The US is the fifth countries protesting China's
claims in the East Sea.
The US Mission to the United Nations (UN) has sent a
circular note to head of the UN to oppose China’s claims in the East Sea
(internationally known as the South China Sea) that Washington calls
“unlawful”, the mission said on its website on Monday.
China's claims violate international law. Graphic:
In a letter sent to Secretary-General of the United
Nations António Guterres, Kelly Craft, US Ambassador, US Representative to
the UN, said the US “rejects these maritime claims as inconsistent with
international law as reflected in the 1982 Law of the Sea Convention.”
“I request that you circulate the enclosed letter to
all UN Member States as a document of the General Assembly under Agenda Item
74(a) and of the Security Council, and that you post it on the web page of
the Office of Legal Affairs, Division for Ocean Affairs and the Law of the
Sea,” said the letter.
Washington sent the letter regarding Note Verbale
No. CML/14/2019 sent by the Permanent Mission of the People’s Republic of
China to you on December 12, 2019 in response to the submission by Malaysia
to the Commission on the Limits of the Continental Shelf (CLCS) dated
December 12, 2019.
US Secretary of State Mike Pompeo said in a tweet:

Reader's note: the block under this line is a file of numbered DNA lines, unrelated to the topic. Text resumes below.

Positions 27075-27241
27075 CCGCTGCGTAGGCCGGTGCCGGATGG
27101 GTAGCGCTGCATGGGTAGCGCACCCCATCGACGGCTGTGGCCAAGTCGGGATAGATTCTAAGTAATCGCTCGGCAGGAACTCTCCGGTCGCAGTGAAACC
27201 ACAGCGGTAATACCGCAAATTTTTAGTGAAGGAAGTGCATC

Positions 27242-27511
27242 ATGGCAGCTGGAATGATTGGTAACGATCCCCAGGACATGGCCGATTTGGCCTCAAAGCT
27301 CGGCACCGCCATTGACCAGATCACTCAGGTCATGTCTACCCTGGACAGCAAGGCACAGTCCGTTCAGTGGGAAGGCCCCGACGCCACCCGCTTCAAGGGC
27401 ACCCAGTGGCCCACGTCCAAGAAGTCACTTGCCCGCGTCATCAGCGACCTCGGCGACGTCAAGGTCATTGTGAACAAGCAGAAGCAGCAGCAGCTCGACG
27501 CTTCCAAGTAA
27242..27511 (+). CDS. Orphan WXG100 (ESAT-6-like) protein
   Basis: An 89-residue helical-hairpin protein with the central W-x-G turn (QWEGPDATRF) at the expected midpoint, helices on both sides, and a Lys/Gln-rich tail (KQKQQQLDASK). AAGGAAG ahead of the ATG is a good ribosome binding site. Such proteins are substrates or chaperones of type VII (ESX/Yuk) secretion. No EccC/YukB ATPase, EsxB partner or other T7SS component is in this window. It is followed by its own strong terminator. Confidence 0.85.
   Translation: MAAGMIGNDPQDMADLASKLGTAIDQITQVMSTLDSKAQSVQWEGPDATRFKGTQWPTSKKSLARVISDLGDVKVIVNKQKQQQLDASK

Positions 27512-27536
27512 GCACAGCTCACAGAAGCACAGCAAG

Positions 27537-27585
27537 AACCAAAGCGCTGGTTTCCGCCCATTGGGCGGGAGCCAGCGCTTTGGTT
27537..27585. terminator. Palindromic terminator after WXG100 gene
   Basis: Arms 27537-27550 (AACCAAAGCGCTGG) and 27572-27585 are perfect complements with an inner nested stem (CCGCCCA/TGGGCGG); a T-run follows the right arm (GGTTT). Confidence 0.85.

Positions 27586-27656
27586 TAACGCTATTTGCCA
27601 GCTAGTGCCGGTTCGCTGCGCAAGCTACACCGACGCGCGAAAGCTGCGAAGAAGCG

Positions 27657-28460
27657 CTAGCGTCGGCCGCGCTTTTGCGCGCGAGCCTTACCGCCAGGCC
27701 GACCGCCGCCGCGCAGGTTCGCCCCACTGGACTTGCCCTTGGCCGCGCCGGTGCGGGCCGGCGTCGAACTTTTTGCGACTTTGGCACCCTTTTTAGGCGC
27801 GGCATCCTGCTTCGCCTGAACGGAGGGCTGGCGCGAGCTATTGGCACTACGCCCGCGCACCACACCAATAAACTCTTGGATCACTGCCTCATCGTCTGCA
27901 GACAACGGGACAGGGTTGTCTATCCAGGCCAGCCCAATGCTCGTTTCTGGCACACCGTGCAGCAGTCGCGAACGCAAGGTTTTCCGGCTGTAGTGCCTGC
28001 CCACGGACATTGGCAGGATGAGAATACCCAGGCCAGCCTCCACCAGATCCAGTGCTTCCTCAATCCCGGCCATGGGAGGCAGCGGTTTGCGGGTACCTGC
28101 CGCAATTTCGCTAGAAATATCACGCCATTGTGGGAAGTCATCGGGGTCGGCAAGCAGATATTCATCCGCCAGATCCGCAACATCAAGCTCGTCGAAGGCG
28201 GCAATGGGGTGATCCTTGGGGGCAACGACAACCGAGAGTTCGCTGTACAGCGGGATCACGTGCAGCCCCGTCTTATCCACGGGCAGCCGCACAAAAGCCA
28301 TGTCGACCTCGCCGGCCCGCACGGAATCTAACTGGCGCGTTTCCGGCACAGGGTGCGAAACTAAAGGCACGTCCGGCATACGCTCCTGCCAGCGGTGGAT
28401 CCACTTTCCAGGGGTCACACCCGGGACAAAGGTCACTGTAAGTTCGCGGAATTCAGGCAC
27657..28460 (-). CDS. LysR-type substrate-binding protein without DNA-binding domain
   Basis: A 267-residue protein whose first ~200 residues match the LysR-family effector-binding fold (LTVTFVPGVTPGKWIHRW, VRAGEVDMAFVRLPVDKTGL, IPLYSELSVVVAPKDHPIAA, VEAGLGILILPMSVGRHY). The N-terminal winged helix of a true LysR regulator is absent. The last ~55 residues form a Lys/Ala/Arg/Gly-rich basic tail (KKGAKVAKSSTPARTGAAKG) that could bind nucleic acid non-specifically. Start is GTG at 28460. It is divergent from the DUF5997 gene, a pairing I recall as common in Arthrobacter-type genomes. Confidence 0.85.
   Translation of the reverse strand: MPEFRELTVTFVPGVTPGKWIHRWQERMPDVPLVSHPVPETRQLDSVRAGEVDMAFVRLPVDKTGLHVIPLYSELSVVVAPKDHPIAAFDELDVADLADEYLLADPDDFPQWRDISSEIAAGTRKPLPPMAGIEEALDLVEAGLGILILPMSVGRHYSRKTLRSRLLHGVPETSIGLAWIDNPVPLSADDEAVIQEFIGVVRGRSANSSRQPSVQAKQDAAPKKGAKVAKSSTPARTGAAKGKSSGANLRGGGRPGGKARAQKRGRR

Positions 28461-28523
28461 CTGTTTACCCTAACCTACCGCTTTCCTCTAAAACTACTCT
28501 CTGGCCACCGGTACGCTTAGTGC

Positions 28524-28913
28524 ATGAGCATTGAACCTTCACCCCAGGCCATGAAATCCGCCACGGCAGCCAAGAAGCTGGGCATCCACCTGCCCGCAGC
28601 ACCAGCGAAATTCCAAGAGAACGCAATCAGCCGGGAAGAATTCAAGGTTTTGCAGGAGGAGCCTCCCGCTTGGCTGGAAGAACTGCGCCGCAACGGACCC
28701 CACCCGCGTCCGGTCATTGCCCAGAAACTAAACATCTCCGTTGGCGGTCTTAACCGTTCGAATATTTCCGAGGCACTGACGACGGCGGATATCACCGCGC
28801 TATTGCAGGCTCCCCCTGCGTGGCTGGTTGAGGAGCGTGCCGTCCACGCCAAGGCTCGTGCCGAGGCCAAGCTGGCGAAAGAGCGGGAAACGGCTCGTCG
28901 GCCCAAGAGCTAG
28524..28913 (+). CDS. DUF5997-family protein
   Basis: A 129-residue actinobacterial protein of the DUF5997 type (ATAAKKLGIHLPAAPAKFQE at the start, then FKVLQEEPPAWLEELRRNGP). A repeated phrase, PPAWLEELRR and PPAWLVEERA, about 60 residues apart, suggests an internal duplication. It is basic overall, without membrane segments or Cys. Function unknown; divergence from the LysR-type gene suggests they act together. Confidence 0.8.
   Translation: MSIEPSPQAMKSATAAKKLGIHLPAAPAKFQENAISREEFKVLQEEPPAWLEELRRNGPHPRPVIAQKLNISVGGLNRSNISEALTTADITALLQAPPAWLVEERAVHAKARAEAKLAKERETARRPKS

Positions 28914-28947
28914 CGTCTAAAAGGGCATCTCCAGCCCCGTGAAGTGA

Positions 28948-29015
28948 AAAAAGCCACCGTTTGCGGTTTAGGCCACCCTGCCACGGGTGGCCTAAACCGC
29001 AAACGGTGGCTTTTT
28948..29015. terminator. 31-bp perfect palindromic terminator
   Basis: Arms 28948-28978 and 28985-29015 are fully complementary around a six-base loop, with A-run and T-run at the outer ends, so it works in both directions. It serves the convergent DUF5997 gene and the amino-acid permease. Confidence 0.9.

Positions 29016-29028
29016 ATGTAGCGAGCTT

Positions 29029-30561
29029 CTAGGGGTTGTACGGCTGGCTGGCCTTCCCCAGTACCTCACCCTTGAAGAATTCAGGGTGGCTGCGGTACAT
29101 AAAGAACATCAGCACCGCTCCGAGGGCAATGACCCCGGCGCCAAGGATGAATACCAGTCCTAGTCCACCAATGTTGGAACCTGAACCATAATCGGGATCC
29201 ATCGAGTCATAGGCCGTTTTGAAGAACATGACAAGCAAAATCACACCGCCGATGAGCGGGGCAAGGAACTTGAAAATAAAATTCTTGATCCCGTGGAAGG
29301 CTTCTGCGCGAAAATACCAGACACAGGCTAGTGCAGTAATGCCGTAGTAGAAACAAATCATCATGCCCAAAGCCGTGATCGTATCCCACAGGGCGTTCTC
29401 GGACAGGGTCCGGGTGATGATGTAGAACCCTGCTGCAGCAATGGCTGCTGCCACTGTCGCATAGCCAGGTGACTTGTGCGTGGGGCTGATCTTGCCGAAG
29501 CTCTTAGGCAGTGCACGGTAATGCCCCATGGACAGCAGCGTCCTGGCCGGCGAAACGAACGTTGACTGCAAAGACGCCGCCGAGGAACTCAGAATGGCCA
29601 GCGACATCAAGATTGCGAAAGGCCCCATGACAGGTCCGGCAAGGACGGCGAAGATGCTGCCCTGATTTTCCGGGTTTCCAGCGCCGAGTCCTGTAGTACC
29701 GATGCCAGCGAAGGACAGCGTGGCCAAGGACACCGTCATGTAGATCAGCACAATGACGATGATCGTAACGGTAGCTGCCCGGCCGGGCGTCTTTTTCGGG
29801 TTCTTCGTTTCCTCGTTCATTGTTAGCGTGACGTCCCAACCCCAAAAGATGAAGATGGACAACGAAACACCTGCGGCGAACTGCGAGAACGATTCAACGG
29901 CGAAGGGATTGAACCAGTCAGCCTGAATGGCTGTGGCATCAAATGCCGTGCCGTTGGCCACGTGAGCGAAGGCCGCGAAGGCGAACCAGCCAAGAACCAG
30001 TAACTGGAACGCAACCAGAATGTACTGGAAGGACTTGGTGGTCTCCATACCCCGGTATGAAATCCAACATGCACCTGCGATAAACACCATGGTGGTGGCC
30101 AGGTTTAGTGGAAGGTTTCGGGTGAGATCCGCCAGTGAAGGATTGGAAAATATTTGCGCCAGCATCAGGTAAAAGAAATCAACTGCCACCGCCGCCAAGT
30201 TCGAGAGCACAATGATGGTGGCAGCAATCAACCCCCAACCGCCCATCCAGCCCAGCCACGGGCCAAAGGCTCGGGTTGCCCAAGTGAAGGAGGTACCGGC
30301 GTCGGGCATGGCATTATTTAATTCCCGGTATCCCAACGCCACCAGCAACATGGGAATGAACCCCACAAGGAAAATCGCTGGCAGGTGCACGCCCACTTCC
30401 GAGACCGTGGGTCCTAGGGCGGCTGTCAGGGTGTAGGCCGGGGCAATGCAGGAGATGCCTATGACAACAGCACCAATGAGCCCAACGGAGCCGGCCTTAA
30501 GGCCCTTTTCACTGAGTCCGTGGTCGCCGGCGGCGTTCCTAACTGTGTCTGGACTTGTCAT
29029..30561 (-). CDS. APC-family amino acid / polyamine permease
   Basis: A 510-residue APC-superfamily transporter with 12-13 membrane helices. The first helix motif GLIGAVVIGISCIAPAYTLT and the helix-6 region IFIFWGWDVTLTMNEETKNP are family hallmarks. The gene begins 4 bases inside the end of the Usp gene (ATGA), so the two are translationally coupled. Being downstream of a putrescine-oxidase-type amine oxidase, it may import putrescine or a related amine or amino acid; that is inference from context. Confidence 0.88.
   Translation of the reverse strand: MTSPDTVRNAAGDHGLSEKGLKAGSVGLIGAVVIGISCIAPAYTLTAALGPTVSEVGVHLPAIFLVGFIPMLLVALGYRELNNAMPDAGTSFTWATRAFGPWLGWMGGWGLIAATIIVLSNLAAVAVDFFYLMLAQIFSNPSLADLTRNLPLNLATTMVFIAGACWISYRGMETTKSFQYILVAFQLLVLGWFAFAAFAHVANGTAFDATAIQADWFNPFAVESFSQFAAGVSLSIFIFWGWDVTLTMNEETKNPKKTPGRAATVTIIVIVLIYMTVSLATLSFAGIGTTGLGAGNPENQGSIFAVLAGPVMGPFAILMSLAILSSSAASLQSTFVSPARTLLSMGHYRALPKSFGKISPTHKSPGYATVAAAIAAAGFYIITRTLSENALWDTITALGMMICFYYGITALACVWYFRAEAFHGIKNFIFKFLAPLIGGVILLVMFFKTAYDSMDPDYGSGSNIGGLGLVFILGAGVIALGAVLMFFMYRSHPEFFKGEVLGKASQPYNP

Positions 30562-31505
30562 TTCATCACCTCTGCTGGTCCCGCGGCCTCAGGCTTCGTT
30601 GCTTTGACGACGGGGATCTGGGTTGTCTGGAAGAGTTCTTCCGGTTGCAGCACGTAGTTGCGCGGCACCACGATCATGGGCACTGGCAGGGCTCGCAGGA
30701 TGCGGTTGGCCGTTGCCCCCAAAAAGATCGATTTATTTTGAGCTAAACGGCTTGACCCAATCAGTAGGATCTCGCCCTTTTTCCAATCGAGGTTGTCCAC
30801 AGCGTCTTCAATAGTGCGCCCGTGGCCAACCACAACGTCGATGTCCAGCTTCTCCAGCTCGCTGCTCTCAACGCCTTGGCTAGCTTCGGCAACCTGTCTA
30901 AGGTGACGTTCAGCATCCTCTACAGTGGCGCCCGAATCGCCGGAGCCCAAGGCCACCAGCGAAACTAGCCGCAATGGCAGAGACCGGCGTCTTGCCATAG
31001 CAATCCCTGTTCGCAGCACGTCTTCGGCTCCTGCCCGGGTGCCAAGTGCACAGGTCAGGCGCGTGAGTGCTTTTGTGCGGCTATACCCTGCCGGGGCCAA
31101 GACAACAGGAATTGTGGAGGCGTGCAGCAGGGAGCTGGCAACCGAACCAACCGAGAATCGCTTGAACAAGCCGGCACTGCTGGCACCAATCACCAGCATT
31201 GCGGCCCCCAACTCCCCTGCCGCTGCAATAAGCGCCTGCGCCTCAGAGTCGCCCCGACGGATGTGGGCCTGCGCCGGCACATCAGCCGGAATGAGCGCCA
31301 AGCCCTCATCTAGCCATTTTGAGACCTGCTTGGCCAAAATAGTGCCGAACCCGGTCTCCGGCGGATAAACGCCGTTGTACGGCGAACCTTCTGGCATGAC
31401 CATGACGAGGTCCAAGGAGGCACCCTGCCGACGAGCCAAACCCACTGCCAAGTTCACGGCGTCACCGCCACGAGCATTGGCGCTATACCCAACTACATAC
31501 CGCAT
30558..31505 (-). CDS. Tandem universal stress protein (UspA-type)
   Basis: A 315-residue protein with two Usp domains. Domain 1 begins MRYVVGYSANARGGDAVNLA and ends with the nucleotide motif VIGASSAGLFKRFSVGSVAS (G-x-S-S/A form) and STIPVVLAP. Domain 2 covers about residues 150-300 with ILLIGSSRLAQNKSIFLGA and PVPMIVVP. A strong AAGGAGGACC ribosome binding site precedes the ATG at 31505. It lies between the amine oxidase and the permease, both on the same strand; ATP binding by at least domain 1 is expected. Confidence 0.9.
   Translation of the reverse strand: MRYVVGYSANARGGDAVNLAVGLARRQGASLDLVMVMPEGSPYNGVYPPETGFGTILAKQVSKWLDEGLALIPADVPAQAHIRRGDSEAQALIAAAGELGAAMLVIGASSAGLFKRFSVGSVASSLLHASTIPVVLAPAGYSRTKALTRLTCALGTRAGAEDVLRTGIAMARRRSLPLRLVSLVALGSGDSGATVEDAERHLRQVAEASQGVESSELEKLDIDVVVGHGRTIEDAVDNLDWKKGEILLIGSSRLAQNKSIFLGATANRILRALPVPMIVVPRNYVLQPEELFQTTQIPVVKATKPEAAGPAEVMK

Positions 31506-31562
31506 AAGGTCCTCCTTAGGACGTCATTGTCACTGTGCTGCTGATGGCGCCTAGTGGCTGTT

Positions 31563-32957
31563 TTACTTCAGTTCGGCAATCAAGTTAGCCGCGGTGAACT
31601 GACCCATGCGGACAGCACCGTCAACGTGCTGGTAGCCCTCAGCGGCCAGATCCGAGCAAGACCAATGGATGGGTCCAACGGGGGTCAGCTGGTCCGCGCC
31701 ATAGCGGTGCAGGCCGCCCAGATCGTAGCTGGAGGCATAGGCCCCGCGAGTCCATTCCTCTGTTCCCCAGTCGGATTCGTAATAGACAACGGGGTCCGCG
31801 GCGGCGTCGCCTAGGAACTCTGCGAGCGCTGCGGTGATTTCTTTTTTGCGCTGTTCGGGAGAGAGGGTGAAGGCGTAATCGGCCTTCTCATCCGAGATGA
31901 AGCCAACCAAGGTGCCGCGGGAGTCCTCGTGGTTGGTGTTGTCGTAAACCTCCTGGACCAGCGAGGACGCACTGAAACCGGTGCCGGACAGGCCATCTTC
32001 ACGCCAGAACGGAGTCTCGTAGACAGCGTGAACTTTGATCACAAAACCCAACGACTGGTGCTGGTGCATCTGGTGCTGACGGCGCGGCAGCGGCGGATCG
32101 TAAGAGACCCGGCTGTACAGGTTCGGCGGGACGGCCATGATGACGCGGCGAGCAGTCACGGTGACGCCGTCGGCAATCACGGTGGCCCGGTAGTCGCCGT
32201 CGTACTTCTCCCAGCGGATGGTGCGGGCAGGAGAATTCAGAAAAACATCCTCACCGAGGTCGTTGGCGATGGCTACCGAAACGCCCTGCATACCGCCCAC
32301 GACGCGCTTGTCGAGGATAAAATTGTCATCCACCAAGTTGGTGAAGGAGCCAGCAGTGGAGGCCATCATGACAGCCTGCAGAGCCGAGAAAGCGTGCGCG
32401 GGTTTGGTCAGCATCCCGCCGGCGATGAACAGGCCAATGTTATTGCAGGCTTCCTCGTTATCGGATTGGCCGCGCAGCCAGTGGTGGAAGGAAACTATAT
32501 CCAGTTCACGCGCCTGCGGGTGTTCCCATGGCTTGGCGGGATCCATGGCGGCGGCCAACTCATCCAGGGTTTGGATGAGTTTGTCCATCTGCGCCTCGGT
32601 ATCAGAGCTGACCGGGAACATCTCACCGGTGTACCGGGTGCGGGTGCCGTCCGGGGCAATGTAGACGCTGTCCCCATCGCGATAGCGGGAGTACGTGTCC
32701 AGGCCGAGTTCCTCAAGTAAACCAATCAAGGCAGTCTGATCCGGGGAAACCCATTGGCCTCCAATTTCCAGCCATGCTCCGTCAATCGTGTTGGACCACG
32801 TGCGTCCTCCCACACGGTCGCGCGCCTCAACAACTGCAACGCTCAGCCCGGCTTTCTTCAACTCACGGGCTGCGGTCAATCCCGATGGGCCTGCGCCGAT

“We reject these claims as unlawful and dangerous. Member States must unite
to uphold international law and freedom of the seas.”
The US is the fifth country to protest China’s
claims in the East Sea following Malaysia, the Philippines, Vietnam, and
Indonesia. Four those Southeast Asian countries sent circular notes to the
UN between December 2019 and late May 2020.
The Philippines, Malaysia and Vietnam are among
countries that, along with China, have claims in the East Sea. Indonesia is
not among the claimant countries, but in early 2020 and 2016, tensions
flared up between Jakarta and Beijing over the presence of Chinese fishing
boats swarming in East Sea waters near Indonesia’s Natuna Islands.
China unlawfully claims about 90% of the East Sea,
including the archipelago of islands, reefs and atolls known as the Spratlys.
While China has historically preferred to handle all
disputes bilaterally, the resumption of negotiations between Beijing and
ASEAN still holds promise for reinvigorating a multilateral framework toward
greater cooperation and conflict resolution.
The US is not a party to the United Nations
Convention on the Law of the Sea (UNCLOS) 1982 while China and Vietnam are.